Header Ads

Mamedyarov Makes It 2

GM Baskaran Adhiban, who missed some chances.

Combined with his win over GM Fabiano Caruana before the storm day, Mamedyarov now sits at 4.5/6, with a half-point lead over pre-round co-leaders GM Anish Giri and GM Viswanathan Anand, and also the only other winner today, GM Wesley So. That trio all sits at 4.0/6.

The top left of the photo suggests it is the "Eel Tournament" and fittingly GM Shakhriyar Mamedyarov slithered out of GM Baskaran Adhiban's grasp. | Photo: Maria Emelianova/Chess.com.
"Shak" is not doing bad for a man currently in second-to-last place in Chess.com's member voting for March's upcoming Candidates' Tournament (although he has gone from 4 percent to 5 percent since yesterday!).

With the first four games ending drawn today, it seemed the players were just happy the wind didn't blow them over. Anand said the blustery conditions didn't prevent him from taking a walk yesterday morning; commentator GM Robin van Kampen said the first few kilometers of his jog went along spiritedly until he realized he was trotting downwind. The return was a bit more of a challenge.

GM Magnus Carlsen alternates between his love of football and basketball, but amidst the gales he chose the indoor sport on the rest day (strong winds plus American football sometimes can be tricky too!). In fact he almost played too long -- he had to begin his PRO Chess League quest on his mobile phone before getting to a more stable playing location (it didn't hurt his performance in the least).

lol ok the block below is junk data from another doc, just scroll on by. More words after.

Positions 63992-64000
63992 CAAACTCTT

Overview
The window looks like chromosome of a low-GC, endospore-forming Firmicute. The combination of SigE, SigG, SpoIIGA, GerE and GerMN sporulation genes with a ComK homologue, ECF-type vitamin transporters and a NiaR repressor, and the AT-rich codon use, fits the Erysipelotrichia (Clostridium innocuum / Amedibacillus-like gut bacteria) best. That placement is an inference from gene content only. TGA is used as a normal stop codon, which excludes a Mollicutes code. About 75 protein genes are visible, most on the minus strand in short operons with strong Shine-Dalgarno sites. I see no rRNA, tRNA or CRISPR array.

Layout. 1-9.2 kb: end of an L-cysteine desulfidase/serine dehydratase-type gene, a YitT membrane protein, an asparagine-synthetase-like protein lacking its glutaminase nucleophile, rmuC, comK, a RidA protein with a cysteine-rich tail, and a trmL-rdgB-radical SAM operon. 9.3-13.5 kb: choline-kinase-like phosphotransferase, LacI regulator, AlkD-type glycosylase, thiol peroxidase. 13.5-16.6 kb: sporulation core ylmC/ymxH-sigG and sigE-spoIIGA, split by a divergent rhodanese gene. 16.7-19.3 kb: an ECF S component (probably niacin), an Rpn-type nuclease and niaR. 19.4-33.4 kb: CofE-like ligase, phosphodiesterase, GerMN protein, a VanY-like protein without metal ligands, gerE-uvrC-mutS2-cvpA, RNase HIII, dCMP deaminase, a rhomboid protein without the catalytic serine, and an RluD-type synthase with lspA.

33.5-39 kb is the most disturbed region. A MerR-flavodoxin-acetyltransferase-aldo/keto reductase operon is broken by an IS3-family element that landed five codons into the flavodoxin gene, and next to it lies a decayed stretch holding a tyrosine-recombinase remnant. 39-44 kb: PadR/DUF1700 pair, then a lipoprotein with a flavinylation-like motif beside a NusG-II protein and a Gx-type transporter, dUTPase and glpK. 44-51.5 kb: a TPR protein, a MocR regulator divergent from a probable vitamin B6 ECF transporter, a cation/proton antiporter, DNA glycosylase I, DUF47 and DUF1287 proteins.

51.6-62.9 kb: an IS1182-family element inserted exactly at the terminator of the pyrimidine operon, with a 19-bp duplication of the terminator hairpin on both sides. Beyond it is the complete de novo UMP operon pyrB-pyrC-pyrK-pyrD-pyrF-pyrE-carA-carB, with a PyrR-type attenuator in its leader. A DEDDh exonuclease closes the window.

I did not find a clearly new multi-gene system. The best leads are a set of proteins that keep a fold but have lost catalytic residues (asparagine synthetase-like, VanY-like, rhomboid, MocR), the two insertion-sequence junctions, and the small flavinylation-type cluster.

Today, GM Peter Svidler's bout with Carlsen had all the makings of a tempest, until the multitude of sacrifices fizzled out. A cyclonic queen ruined the fun by toggling back and forth for a repetition.

Why no analysis of the second half of the game? Well, we trust you'd instead prefer to take the word of the world champion and the eight-time Russian champion. Plus, they seem to be downright enjoying each other:

It turns out this was the second world champion Svidler had fraternized with in as many days. The Hearthstone World Championship in Amsterdam also stole Svidler's heart.

Finally So broke through against GM Wei Yi after the Chinese player didn't save enough time to sift through the complications.

"Once again, time management, it's one of the few weaknesses I see in his play," van Kampen said on the commentary.

After the game, the two discussed the key moments.

"We analyzed the game afterward and maybe he wasn't lost," So said. "Maybe his 24. Ba3 was a mistake; bxa6 looks pretty good for White" (the computer agrees).

So said he got in hot water much earlier. "It was very complicated then he played this g4 stuff which I totally forgot. I didn't think it was that dangerous since my king isn't castled but it's surprisingly strong...The Lord blessed me with this win. I'd like to thank him for that.

"I was a little worried because one mistake and I'm dead...I play better when I'm in a difficult position, sadly enough."

Some of the other draws didn't lack for imbalance, especially GM Vladmir Kramnik vs. GM Gawain Jones. Their final position resembled some sort of mini-chess game where there's one of everything on the board, however they didn't feel like playing out K+R+B+N (Kramnik) against K+Q+P+P (Jones).

With only one game remaining, Giri, Anand, and So were likely queuing for dinner and wondering if there would be a three- or four-way tie going into the tournament's mid-point. But not only did Mamedyarov hold his worse position, he scored the full point to vault into sole possession of first.


No comments

Powered by Blogger.